Thought for the day: Shotgun weddings could be considered a matter of wife or death.
Just like most days, we turned on CNN this morning so we could feed our brains with the latest news whilst feeding our stomachs with Cheerios. (We're multi-taskers.) But unlike most days, CNN was nattering on and on about the Royal Wedding. To tell the truth, we hadn't planned on watching the blessed event, since our noses were still a wee bit out of joint about not receiving our royal invitation in a timely manner. Not that we would've gone, mind you. Being groped at the airport by a sweaty 300-pound TSA agent with bad breath isn't our idea of a romantic encounter, so we prefer to opt out of that particular experience, thank you very much. Still, an invitation would've been nice.
But, there it was on our TV, and we were too blooming lazy to change the channel. The solemn walk down the aisle. The crowds partying in the streets. The sure-to-be-rebroadcast-a-zillion-times double kiss. Jolly good, eh?
One thing newscasters and partiers in the street talked about was the weather. Never having been to London myself, I can't attest to it first-hand, but from what I've heard, London doesn't generally rate terribly high on the scale for great weather. Lots of fog and drizzly rain, yeah, but a perfect Chamber of Commerce day with wall-to-wall sunshine and gentle breezes? Not so much. But the Royal couple was blessed with off-the-scale beautiful weather today.
A good omen, some said.
On the other hand, my wedding day started out with showers. Not the oh-boy-another-blender kind of shower, but the wet falling from the sky kind. Know what people told me? That it was a good omen. That Heaven was shedding tears of joy for me. It didn't cry for long, though. Ended up sunny and nearly 100 degrees by early afternoon. Not sure what kind of omen that was supposed to be, but nearly 42 years later, we're still going strong, so I guess some of that good juju must've worked.
Anyway, I got to thinking about the role weather can play in our writing. For example, it can serve as a direct reflection of the story's tone or a character's emotions. It's no accident that dispositions are commonly described as stormy or sunny, or that unpleasant occurences invoke images of a "dark day." Think of the various possibilities for making weather a supportive element that emphasizes some aspect of your story. Blizzards can serve as a backdrop to feelings of isolation; thunderstorms can dramatize terror or fury; glorious sunshine like the Royal couple were blessed with today can backlight happiness and optimism.
Or the weather can serve as a stark contrast.
Yesterday, when I was preparing a garden for planting, I couldn't help but think about stark contrast. The sky was pale blue, polka dotted with bright white clouds. Lots of sunshine, and enough breeze to keep it comfortable. Yet, just north of me, under that same pale blue sky, and carressed by that same gentle breeze, hundreds of people were dealing with the staggering aftermath of tornadoes.
Remember that old song, sung by Dusty Springfield, with the lines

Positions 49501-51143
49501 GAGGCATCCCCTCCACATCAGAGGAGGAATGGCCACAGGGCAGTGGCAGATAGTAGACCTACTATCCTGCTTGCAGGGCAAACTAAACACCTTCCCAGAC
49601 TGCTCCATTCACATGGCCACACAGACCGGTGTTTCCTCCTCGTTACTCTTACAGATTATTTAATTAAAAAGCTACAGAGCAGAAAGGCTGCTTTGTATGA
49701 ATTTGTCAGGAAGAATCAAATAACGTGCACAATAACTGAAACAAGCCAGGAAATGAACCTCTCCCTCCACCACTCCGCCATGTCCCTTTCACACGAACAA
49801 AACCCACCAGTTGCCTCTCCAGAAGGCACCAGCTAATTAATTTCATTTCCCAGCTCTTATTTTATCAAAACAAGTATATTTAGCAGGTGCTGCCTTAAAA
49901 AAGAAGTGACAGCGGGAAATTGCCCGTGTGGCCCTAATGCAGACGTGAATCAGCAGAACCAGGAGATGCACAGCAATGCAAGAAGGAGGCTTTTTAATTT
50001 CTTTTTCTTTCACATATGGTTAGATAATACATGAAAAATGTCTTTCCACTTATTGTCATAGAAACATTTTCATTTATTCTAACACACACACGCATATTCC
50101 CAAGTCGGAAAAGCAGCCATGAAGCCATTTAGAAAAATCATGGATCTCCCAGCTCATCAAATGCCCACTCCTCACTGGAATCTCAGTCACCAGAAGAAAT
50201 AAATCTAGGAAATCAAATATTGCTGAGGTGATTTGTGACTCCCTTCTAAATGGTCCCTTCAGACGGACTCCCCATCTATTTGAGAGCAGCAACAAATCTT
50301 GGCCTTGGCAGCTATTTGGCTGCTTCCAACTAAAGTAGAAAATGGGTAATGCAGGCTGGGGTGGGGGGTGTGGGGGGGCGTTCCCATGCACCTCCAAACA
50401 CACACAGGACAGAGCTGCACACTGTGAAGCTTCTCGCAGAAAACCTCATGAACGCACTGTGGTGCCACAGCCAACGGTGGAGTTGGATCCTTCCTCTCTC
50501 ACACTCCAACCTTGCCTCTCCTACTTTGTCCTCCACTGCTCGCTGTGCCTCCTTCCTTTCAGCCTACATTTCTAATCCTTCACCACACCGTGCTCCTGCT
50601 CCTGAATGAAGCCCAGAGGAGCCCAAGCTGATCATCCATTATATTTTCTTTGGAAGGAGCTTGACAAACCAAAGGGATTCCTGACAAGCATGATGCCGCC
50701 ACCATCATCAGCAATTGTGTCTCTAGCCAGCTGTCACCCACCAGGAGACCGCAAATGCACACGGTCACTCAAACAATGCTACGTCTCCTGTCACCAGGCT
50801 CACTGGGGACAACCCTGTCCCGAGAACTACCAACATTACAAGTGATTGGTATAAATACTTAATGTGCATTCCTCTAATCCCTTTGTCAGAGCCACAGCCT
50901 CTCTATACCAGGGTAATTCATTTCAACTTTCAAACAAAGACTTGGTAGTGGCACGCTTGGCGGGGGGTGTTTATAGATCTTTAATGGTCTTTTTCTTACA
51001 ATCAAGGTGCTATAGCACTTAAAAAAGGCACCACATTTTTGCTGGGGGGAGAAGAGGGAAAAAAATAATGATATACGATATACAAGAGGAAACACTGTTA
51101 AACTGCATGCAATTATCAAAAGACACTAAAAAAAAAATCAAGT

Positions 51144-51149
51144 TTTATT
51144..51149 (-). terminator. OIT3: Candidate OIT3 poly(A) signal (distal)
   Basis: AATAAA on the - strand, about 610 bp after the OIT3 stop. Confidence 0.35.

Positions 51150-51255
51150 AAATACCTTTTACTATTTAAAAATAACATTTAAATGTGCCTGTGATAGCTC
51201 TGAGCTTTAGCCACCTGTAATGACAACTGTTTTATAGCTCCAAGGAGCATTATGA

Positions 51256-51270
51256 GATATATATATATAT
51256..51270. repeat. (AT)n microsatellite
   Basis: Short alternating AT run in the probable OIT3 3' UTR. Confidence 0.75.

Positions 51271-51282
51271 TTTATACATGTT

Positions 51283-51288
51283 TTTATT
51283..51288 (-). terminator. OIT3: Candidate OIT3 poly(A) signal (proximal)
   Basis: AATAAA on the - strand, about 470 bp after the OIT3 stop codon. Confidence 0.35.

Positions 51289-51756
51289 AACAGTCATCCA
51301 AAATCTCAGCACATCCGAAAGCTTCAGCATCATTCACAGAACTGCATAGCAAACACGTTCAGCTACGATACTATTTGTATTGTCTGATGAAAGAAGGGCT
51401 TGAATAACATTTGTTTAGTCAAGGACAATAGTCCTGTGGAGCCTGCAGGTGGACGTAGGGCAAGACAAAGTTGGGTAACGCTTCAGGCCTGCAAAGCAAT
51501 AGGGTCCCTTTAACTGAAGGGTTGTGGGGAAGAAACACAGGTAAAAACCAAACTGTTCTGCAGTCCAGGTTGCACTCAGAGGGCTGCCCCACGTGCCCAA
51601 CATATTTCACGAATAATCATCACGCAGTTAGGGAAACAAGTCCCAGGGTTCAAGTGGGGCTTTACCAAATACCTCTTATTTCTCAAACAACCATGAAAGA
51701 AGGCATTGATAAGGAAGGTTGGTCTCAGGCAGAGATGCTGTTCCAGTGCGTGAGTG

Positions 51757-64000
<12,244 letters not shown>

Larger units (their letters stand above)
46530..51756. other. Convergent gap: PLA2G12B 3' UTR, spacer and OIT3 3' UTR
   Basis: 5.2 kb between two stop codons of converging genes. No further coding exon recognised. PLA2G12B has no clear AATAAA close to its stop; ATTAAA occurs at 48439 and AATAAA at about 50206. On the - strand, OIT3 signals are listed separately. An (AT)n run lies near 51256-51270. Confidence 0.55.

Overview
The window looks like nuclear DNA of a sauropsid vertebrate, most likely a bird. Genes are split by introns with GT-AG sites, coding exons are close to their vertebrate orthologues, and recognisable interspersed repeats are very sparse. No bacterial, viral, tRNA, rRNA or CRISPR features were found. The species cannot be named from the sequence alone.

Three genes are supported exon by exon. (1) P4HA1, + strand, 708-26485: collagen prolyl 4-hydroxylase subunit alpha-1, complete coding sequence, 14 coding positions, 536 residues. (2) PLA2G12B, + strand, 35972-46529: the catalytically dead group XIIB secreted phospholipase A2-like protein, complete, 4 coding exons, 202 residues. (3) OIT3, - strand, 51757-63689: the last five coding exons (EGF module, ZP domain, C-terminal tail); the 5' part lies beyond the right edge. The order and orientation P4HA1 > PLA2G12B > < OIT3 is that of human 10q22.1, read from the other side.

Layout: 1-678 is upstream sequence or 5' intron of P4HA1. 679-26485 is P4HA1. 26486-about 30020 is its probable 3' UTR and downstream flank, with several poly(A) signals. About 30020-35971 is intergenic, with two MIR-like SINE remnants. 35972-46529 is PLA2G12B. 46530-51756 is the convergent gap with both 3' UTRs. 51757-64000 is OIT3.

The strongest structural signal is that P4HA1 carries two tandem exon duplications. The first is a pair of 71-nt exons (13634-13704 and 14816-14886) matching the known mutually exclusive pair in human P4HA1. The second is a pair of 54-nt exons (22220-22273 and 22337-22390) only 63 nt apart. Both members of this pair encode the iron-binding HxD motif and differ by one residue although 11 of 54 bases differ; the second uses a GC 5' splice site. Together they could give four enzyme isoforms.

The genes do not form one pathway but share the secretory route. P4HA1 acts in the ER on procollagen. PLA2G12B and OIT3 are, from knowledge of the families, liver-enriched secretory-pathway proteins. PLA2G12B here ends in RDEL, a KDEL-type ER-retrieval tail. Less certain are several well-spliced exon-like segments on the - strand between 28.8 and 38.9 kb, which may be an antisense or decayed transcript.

Why does the sun go on shining?
Why does the sea rush to shore?
Don't they know it's the end of the world ...
Those people dealing with the loss of their homes, everything they owned, and even their entire towns, must have felt a little like that. There's a certain disconnect when you are suffering and grieving, and the world goes on as usual, sunshine, gentle breeze, and all. But it is this kind of contrast that I believe adds an extra level of oomph to our stories.
Do you consciously make weather a meaningful element in your writing? If not, can you think of any books you've read where weather does play an important part? Oh, do tell.
Since I'm asking you to show me yours, I'll show you mine first. In Hot Flashes and Cold Lemonade, the story takes place in Baltimore during an unseasonably hot dry spell, marked by daily bouts of thunder and lightning, and empty promises of rain that never comes. Until the end of the story ...
OK, I know you've all been waiting for it, so here it comes. It's time for the ...
Weirdest news stories of the week:
** Brewdog, the same illustrious beer-maker already credited with creating the world's strongest beer, not to mention serving beer in dead animal carcasses, has now released another extra special brew in the UK to commemorate the royal wedding. Called "Royal Virility Performance", this India Pale Ale is laced with ... Viagra. Yep, that's right. Downing three of these babies allegedly delivers the same upping power as taking a single Viagra. Think of all the twenty-somethings in the UK who are partying hearty in the streets while getting schnockered on these brews. (You KNOW they won't just stop at three!) Think of them passing out. Littering the streets. Lying on their backs with flagpoles raised on high. (a patriotic lot, to be sure) The unusual ale's bottle has some amusing lines on it, like "Arise Prince Willy." And the brewers claim that they've sent some of their new ale to the Prince, so he can enjoy a (wink, wink) stiff drink on his wedding night.
** Also in commemoration of the royal nuptials, a British firm has plans to sell bottles of "Royal Wedding Day Air." As I write this, a team of "trained professionals" is collecting samples of the air so they can capture the essence of this magical day. Hoping to sell these bottles as a collector's item, the company compares it to a fine bottle of champagne, and says the whole family can gather around it to take a healthy sniff. No idea what the price will be for this "collector's item", but I suppose it beats canned cow farts, eh?
Until next time, take care of yourselves. And each other.